These kids all above average
This past week has given me hope in the young people of our community.
It started when I went to the Glenwood Springs High School Drama Department’s production of “Joseph and the Amazing Technicolor Dreamcoat.” A credit to Ms. Rowe-Gaddis, drama teacher, coach, mentor.
For someone who doesn’t care much for musicals, I got more than my money’s worth of entertainment. Those kids could hold their own with any professional group of actors with the talent they displayed the night I attended.
It was an uplifting experience as well as a fun time. I needed both.
Education must involve teaching basic skills in order for students to survive in today’s high-tech world. Certainly such skill levels can and should be tested.
But how can you test for inspiration? And what inspires hearts and minds more than art and music?
There is no way of knowing how many kids stay in school because of some art or music teacher’s caring mentorship.
The strength of a good school drama, art and music program is an asset to any community.
The annual spring Middle School concert is a must for any parent whose kid is learning to play in the band. It’s the “must” part that many parents can’t seem to get beyond.
Sometimes we are so exhausted that going to another school function is about as much fun as getting your driver’s license renewed.
This year’s concert was an inspiration to me. The progress made by all three middle school grades was amazing. Director Rob Merritt’s pride toward his students during the awards portion of the program is telling.
What it tells to me is the caliber of teacher it takes to bring students to the level of performance witnessed this year.
“The Lord of the Rings” theme song played by the 8th-grade band was definitely high school material and deserving of the standing ovation.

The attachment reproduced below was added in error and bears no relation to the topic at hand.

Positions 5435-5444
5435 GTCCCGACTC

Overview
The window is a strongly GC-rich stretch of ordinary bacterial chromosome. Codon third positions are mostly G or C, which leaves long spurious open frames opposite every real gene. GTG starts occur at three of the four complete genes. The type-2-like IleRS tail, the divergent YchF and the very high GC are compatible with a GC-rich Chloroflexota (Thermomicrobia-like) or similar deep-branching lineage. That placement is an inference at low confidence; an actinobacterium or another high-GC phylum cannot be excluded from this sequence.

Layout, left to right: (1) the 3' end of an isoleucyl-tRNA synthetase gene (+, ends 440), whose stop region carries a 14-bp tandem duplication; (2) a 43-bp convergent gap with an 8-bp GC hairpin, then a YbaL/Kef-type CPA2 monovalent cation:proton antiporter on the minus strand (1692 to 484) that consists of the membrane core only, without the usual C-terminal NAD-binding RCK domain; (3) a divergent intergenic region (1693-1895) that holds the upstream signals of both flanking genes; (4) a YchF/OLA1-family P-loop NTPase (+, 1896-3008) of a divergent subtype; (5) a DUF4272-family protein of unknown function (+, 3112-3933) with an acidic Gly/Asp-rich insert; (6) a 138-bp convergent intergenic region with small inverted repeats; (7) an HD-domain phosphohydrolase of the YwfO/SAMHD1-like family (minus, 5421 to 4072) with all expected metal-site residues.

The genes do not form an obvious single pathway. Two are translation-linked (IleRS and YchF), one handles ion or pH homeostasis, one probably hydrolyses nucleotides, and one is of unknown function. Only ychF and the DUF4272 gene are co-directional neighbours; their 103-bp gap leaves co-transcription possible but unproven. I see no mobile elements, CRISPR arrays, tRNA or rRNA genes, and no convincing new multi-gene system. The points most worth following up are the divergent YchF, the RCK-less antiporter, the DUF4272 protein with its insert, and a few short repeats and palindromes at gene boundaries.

There was one other event that I witnessed of our young people in action that made me proud.
A few days ago I noticed a bunch of kids planting trees along the east side of the bypass and south of the Community Center. My daughter’s red sweatshirt caught my eye.
“Must be her River Watch class,” I thought. Leftover trees from the big weekend volunteer tree planting?
Those of you who have kids in school know the following routine around the dinner table at night.
“What did you do at school today, Shandra?”
“Nothing much, just stuff.” The usual reply.
“Wasn’t that you I saw today planting trees near the Community Center?”
She was playing the “parent asking their kid about school game” well. Say as little as possible. But this time I didn’t have to pry anything out of her.
Animated hands, smiling face and dancing eyes told how much fun she had. Looking through the roll of film she took made me smile.
It turned out to be Mr. Denney’s “FAD” (Fundamentals of American Democracy) class at work.
Democracy indeed. Part of a great week that planted hope in my heart.
Glenwood resident Bill Kight’s column runs every other Sunday.
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